Business - Written by Brendan Peat on Thursday, September 27, 2007 11:19 - 4 Comments
More on the iPhone …. Apple vs. collective intelligence
The iPhone is no doubt the must have gadget of the year, one of those rare products that manage to live up to the pre-launch hype (Halo 3 being another mega success example, although the game was a hit before its release with over a million pre-ordered copies). The thing is that success has come in spite of Apple and AT&T teaming up to release what may be the most un-consumer friendly product ever (we are not talking interface here).
When you buy an iPhone you are told to play by Apple’s rules
- You must use it on AT&T (ok, that’s reasonable, carrier subsidies etc…)
- You cannot add any programs to the phone (a little odd, it’s a smartphone, as a user can I not make it smarter?)
- You cannot even turn on the phone and use all the iPod and video screen goodness until its activated (Really, what is the point of that, and yes this may turn into a rant)
- If you pay Apple a dollar for a song from iTunes you can’t use that as your ringtone. Yes, that’s right you must pay another dollar to download the music you already own and paid for in ringtone format (This part just made people angry and was a pure cash grab)
After all the rules and limitations Apple slammed on its new products what does the company do to its loyal earlier adopter customers. It slashes the price of the iPhone 33% less than three months after it was introduced. If that wasn’t enough, Jobs is now pledging to turn all ‘hacked’ iPhones into bricks with the next firmware update for the iPhone. Stating that unlocks that have been applied “will likely result in the modified iPhone becoming permanently inoperable when a future Apple-supplied iPhone software update is installed” (Does Apple remember the trouble Sony got into with the whole DRM/spyware issue, this sounds is 10 times more malicious)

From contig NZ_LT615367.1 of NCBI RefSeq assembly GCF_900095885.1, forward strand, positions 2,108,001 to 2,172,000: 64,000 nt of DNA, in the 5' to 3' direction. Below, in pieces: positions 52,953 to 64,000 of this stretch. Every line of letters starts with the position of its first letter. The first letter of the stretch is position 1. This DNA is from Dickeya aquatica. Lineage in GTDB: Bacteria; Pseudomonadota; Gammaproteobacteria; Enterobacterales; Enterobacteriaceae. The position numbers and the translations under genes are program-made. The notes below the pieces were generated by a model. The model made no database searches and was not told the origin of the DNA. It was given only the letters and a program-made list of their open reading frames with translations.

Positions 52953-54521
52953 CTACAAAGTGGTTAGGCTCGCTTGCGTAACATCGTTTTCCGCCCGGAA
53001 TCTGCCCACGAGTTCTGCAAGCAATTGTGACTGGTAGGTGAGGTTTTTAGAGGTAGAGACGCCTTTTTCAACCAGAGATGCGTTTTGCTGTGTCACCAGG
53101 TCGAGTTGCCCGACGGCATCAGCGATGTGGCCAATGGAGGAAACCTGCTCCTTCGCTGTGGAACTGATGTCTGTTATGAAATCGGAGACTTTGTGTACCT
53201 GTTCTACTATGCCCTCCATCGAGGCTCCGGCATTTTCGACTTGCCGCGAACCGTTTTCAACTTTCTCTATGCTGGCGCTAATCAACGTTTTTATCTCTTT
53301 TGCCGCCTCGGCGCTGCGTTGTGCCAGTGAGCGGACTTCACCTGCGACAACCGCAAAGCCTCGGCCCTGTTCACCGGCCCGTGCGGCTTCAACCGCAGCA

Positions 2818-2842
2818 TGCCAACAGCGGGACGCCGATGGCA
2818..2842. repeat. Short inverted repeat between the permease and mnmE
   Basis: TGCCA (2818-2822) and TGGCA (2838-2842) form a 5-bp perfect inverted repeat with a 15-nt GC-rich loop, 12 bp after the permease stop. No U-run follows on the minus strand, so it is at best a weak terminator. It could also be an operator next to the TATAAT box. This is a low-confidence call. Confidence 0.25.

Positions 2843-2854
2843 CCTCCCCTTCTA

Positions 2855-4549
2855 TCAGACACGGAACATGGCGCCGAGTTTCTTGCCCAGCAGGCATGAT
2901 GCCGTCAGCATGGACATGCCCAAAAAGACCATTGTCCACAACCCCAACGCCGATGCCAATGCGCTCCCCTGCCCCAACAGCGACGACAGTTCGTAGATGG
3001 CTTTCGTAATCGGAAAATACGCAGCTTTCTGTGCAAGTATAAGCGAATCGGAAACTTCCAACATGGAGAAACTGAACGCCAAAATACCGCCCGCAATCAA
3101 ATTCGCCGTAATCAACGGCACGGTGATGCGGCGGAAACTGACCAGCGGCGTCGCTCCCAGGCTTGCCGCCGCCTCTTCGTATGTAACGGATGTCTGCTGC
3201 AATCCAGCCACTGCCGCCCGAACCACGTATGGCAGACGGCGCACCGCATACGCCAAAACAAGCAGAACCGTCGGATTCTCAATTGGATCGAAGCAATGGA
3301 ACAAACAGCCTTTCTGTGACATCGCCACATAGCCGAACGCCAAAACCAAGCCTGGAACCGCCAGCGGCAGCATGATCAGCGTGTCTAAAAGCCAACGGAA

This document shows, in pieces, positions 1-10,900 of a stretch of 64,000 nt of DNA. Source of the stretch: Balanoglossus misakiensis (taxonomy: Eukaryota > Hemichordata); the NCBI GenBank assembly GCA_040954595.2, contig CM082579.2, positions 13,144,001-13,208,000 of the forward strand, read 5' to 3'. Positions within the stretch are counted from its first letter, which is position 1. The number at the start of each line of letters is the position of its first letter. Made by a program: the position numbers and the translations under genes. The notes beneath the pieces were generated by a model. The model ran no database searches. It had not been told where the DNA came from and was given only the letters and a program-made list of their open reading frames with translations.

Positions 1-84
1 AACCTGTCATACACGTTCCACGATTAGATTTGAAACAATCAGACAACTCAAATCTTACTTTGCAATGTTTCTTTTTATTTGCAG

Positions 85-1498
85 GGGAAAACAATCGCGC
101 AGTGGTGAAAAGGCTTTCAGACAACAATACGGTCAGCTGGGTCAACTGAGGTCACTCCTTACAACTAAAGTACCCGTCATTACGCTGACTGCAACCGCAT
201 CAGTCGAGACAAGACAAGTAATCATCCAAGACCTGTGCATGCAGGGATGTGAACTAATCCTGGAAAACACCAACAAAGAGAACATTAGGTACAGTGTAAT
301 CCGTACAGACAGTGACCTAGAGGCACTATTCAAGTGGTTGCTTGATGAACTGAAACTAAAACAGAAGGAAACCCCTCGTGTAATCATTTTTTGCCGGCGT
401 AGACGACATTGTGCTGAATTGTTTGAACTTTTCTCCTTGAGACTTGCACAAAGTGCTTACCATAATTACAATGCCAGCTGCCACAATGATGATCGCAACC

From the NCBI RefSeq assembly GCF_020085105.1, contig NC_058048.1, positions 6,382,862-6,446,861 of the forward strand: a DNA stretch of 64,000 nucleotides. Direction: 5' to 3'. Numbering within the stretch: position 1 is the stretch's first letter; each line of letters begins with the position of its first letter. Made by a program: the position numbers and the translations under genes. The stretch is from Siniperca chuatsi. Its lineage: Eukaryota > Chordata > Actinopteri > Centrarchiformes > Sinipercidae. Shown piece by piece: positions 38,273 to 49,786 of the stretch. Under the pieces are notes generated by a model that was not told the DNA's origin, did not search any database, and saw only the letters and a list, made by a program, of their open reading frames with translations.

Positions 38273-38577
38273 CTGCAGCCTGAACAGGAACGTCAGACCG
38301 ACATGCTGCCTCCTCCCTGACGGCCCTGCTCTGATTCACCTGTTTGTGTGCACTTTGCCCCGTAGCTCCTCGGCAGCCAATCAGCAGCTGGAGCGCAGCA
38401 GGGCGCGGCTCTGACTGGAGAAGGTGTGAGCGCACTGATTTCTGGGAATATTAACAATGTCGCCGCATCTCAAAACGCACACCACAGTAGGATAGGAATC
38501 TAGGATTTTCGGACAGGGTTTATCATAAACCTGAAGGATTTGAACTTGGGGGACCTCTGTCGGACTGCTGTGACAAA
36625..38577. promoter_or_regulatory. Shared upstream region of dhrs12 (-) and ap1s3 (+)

I understand that Apple has to try and save face with AT&T and try to look like they are protecting the exclusive agreement, but is wrecking customers phones the best option? The ironic thing is that in most of cases these are customers who can’t even be serviced by AT&T if the wanted to as the live in other parts of the world. They are die hard Apple junkies who feel the ‘need’ to have the latest Apple products. Compound that with the fact that over 500,000 copies of the unlock program have been download, you are looking at almost half of all iPhone users owning a $500 brick.
The real problem for Apple however is they just don’t get it, I think we need to send Steve a copy of Wikinomics. The iPhone hack was created by a collaborative community of hackers (the iPhone Dev Team) operating on IRC channels and wikis. Jobs has now thrown down the gauntlet, stating that “It’s a cat-and-mouse game. We try to stay ahead. People will try to break in, and it’s our job to stop them breaking in.” It has turned into Apple vs. the collective intelligence of the world. HD DVD was cracked in a matter of days, IBM and other software giants have bowed to Linux (remember that Open Source collaborative OS) so why is it that Apple is trying to fight the community head on?
A spokesman of the iPhone Dev Team responded by saying that “We will provide you with a tool in the next week which will be able to recover your ‘nck’ counter and ‘seczones’ and even enable you to restore your phone to a factory-like state if you are really [determined] to update your phone”. Game on Steve Jobs, and good luck. I would love to see Vegas put odds on this, you just know Apple would be a long shot to win.
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